During the campaign, the polls consistently showed Diaz, Street, and Oliver in single digits.
Today is decision day for the voters of Pennsylvania.
Today’s primary election has the parties choosing not only nominees for mayor, but for all 17 seats on City Council.
The Philadelphia mayoral primary takes place May 19, 2015.
This week brings the first broadcast ads of former City Councilman Jim Kenney and former D-A Lynne Abraham. They’re not the first, of course. State Senator Anthony Williams jumped in with his own ads last month; former PGW executive Doug Oliver last week. And independent political committees have been running ads in support of Kenney and Williams.
A forum for the six Democratic mayoral candidates was held at Community College of Philadelphia Thursday night.
The questions, from Central’s Class 274, covered a wide variety of issues.
Mayoral candidate Milton Street has survived yet another challenge to his candidacy based on his residency.
The ongoing issue is a claim that he does not live in Philadelphia, as required by city law.
The six candidates vying for the Democratic nomination for Philadelphia mayor took part in a forum hosted by the Business Association of West Parkside.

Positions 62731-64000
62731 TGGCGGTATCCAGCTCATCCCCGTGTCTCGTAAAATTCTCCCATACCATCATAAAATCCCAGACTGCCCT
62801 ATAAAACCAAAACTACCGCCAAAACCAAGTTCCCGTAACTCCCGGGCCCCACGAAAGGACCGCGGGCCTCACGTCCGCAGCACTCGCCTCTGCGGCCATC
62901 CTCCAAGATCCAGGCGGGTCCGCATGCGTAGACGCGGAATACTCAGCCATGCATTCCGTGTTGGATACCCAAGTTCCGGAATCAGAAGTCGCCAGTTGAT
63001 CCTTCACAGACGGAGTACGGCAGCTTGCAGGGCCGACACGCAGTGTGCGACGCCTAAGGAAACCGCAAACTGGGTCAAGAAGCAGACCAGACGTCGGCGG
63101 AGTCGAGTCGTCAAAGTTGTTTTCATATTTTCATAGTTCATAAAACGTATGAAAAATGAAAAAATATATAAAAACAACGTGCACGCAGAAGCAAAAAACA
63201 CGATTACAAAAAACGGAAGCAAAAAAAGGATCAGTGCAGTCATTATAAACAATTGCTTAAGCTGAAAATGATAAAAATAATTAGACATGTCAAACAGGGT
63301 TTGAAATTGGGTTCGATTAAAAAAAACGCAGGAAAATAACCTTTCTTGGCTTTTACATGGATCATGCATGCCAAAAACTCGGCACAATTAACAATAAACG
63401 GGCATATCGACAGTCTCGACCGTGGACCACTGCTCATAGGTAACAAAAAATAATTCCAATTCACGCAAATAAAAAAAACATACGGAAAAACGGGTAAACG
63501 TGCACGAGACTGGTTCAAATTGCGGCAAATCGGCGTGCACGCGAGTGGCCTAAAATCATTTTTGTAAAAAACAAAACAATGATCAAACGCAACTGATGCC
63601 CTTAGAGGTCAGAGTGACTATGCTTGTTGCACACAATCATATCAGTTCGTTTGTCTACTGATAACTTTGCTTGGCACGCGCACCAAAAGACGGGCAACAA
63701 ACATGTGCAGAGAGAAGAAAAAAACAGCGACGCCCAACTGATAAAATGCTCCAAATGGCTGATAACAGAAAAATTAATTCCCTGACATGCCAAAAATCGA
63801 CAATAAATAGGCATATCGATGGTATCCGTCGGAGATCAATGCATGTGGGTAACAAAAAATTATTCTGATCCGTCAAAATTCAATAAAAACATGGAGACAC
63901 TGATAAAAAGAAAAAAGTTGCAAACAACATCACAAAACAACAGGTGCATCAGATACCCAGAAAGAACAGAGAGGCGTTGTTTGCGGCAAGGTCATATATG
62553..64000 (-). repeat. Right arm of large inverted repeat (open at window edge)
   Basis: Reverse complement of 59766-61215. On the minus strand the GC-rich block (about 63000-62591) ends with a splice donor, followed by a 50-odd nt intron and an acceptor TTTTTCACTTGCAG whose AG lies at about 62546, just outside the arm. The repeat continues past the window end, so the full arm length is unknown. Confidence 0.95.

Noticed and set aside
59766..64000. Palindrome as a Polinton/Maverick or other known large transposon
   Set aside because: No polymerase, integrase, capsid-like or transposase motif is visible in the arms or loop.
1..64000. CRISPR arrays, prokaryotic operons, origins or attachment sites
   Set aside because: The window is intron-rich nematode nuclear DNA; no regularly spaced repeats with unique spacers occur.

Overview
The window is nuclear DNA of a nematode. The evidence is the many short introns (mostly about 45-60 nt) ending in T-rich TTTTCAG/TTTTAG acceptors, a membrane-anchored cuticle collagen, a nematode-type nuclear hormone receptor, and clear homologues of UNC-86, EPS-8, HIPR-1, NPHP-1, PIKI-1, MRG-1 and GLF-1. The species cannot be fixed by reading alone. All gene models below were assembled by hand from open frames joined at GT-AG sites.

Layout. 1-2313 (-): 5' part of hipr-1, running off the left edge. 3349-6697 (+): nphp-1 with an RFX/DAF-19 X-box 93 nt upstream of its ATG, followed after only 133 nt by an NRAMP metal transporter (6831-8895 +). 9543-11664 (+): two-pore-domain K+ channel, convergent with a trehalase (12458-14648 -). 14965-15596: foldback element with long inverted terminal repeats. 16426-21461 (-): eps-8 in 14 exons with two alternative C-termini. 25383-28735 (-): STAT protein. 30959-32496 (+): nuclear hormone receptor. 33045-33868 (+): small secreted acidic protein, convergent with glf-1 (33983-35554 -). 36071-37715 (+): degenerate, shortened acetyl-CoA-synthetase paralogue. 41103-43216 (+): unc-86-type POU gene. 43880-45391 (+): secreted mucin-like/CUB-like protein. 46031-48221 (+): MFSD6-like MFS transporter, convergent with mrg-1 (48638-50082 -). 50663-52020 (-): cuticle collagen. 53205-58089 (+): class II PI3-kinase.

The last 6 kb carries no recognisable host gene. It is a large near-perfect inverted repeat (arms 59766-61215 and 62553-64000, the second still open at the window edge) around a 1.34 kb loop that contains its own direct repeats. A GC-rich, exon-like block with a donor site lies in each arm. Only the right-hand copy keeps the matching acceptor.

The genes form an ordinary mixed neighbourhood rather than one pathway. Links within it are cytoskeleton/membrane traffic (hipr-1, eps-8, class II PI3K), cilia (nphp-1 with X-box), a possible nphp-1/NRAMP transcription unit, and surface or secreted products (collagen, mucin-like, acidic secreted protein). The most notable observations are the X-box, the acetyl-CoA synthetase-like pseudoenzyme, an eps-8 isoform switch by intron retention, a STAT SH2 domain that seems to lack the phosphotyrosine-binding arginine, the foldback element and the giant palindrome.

Milton Street was initially ten dollars short on the $130 fine that he faced for filing his campaign finance report nine days late.
Nobody likes paperwork, but for two prospective candidates for mayor of Philadelphia, trying to get around it may have gotten them in trouble with the city’s Board of Elections.
Senator Anthony Williams had $426,000 still on hand at the end of 2014, the largest cash-on-hand total of all the announced and presumptive candidates.
In a statement, Ken Trujillo says “there are family matters that require my full attention,” so he is leaving the race for the Democratic nomination for mayor. He would not elaborate.
Street says a large part of his platform is to repair community and police relations.